This week on HowlRound, we continue the conversation on gender parity, which has been gaining momentum this year through studies, articles, forums, one-on-one discussions, and seasons and festivals focused on women. As Co-President of the Women in the Arts & Media Coalition and VP of Programming for the League of Professional Theatre Women, I have the pleasure of working with, coordinating, contributing to, and raising awareness about many of these local, national, and international efforts. This series explores what needs to happen right now—in this precipitous moment—in order to profoundly, permanently expand the theatrical community's views and visions of women, both onstage and in every aspect of production.—Shellen Lubin.

On April 27th, 2015, I was among one hundred people who attended the Equity in Theatre Symposium in Toronto, Ontario, which featured a strong response to the research and statistics presented in the recently published study, Achieving Equity in Canadian Theatre: a Report with Best Practice Recommendations, researched and written by Dr. Michelle MacArthur. A panel of distinguished playwrights and artistic directors of Canadian theatres presented the challenges which hinder women's progress in the theatre world, often restricting us from key creative positions of power in the industry. A question which was astutely posed summed up the essence of this monumental conference: "What must be accomplished in order to improve equality in Canadian Theatre and in theatre around the world?”

I vehemently remarked several times on the existence of gender inequality in the American theatre and in theatres in Eastern Europe, of which I am well versed. I had suggested that harnessing foundations and organizations led by women who actively seek and employ other women and search for funding for women's productions are imperative in order to close the gender gap both in the US and in Canada; we share the same language, so we are plagued by a similar culprit of injustice and discrimination against the female sex in the entire labor force. Suggestions by our League of Professional Theatre Women’s International Committee Members, also attending the conference as the face of the League, ensued with deep and grounded conversations on how to aid Canadian theatre in constructing a strategic plan to improve equity.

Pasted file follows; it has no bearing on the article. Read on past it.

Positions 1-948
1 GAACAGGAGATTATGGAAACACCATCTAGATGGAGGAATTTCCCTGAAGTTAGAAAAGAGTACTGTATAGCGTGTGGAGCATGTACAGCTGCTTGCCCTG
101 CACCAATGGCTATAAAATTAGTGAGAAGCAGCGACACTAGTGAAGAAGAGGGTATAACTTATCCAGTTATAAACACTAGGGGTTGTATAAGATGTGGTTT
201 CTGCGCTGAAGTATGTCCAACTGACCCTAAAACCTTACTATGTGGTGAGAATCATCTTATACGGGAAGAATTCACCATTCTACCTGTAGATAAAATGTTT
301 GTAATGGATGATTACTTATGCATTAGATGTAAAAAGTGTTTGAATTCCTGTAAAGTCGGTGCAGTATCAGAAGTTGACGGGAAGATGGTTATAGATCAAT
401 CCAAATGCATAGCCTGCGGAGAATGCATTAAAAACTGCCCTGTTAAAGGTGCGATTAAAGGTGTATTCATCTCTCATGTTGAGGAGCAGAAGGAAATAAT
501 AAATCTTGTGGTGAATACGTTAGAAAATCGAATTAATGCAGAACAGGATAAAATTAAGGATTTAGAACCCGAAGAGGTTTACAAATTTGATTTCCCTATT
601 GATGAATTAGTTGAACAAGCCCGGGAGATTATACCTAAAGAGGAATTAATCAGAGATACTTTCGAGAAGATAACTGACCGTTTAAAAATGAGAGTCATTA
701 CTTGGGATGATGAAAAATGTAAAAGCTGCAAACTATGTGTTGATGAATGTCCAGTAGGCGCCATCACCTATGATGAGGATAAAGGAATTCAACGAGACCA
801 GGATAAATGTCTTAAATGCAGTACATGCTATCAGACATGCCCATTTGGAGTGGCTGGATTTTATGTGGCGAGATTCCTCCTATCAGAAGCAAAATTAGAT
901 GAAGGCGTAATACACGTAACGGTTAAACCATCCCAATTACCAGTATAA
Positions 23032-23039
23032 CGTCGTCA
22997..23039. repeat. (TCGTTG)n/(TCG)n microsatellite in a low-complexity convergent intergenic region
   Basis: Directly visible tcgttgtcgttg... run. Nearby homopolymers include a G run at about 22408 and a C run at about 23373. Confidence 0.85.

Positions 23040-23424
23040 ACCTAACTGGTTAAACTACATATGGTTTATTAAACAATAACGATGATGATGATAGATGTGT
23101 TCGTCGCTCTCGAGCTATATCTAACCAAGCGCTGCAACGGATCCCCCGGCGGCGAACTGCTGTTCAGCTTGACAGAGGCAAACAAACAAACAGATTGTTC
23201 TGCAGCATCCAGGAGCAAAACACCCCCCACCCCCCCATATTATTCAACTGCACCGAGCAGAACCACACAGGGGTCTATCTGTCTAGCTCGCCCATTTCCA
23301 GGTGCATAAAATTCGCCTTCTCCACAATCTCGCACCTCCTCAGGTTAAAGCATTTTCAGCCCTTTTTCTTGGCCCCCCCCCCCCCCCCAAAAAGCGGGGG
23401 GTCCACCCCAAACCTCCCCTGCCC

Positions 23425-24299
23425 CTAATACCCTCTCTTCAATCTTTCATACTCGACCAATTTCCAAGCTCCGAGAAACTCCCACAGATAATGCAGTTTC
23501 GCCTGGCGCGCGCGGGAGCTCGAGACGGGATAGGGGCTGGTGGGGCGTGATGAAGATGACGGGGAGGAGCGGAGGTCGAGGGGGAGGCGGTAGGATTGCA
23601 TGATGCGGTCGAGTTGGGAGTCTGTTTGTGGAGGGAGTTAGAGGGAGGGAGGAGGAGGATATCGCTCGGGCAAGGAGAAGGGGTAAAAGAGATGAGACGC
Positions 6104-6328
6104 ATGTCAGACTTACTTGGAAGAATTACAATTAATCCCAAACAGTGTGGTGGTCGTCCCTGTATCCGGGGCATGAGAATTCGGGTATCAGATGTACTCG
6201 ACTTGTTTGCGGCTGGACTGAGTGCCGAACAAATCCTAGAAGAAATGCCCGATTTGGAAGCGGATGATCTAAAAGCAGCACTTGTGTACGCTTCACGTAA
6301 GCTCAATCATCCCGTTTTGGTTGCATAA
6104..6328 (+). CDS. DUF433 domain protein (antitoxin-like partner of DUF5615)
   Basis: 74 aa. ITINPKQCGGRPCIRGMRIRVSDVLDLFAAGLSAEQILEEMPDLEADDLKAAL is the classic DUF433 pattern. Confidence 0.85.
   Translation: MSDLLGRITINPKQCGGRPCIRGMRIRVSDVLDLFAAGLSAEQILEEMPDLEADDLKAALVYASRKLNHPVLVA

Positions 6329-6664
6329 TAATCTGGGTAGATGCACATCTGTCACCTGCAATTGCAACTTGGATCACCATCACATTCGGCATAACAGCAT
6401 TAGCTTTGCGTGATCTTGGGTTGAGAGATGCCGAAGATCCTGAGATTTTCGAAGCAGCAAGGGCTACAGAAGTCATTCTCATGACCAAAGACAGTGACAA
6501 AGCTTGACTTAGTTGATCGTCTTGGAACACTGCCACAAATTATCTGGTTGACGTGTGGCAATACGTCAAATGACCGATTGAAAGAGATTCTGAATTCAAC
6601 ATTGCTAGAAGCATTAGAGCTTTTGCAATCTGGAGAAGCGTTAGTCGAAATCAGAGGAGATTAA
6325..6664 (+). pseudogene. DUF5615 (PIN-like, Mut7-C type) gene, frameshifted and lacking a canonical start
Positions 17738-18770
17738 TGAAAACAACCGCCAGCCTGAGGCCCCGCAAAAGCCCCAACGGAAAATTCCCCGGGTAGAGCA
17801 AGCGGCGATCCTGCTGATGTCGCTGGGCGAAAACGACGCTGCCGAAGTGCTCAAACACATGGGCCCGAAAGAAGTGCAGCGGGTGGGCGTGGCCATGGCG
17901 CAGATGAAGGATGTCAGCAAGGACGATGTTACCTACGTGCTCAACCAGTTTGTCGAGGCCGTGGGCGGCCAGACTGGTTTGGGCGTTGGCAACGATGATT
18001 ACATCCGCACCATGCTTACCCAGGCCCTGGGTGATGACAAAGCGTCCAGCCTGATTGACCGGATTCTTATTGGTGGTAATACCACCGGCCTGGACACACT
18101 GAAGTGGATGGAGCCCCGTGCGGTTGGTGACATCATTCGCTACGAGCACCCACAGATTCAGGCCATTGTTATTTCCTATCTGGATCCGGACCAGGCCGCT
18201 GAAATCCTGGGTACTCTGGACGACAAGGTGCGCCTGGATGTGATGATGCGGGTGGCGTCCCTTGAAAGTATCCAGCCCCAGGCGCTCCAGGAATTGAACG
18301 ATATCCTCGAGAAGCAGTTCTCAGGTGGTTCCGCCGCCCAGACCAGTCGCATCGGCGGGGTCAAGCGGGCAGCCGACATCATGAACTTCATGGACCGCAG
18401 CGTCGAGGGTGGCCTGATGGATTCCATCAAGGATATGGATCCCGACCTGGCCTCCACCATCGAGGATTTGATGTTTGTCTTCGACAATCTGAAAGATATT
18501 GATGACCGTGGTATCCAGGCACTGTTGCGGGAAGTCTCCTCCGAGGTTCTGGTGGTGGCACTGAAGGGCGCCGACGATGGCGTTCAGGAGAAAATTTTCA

The main symposium was fruitful, engaging, and productive, breaking out into sessions where small groups suggested ways of achieving gender equality through implementation of a step-by-step best practices scheme, gleaning examples from history, and moving confidently into the present by leveraging what has already been learned, with the goal of achieving 50/50 representation in 2020.

Sophia Romma presents at day two of the Equity in Theatre Symposium on Tuesday, April 28th at the Playwrights Guild of Canada, Toronto.

Toronto, Ontario, is the epicenter of the Canadian theatrical sphere. The city has various theatre and affinity group initiatives striving for deeper representation of women, the Pan Asian culture, the growing LGBTQ community, the Latino Community, the enlightened youth who seek representation in contemporary Canadian theatrical pieces from which they are peculiarly absent, and the indigenous community, who bear a sadly under-served presence in the Canadian theatre. Importantly, women working in the Canadian theatre yearn to preserve the thriving scene of theatre for social justice, which is much needed in the chaotic 21st century and is very much in line with the activism present in the United States on the theatrical front. In essence, activism on the part of women working in the theatre, in unification, is a growing necessity in achieving gender parity and social justice in Canadian theatre and in the United States.